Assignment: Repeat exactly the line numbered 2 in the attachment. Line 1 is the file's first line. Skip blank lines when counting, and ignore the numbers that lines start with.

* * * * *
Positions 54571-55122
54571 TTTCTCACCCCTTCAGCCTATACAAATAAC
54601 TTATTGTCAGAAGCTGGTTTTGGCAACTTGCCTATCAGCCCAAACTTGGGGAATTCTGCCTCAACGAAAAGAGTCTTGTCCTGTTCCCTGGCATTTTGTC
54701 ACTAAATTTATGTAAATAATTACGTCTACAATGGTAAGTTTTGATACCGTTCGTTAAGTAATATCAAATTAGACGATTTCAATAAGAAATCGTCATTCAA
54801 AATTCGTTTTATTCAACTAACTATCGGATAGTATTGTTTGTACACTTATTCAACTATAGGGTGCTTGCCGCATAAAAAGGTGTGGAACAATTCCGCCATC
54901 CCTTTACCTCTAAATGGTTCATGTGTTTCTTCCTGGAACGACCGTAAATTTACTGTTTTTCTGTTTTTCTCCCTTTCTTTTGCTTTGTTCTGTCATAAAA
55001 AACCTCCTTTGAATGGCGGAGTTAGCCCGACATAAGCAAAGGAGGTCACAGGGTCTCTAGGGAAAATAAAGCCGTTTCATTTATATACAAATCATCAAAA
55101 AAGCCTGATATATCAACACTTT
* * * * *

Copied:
54571 TTTCTCACCCCTTCAGCCTATACAAATAAC